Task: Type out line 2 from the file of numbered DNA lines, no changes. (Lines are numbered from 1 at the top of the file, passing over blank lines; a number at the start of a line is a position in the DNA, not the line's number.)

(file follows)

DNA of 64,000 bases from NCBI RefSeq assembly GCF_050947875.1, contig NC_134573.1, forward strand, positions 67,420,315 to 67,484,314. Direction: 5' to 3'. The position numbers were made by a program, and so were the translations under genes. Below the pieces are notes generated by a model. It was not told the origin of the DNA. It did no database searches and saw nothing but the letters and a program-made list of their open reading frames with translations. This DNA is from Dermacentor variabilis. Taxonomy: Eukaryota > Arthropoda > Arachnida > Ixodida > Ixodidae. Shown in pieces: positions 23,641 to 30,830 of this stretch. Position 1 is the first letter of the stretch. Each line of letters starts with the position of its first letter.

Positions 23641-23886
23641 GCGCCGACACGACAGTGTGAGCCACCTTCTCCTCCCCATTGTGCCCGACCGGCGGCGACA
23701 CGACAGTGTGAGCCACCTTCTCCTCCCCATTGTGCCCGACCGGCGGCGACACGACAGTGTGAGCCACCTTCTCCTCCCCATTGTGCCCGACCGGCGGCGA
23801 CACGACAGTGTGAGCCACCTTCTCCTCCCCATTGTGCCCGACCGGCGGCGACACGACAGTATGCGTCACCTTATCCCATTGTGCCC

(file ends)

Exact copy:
Positions 23641-23886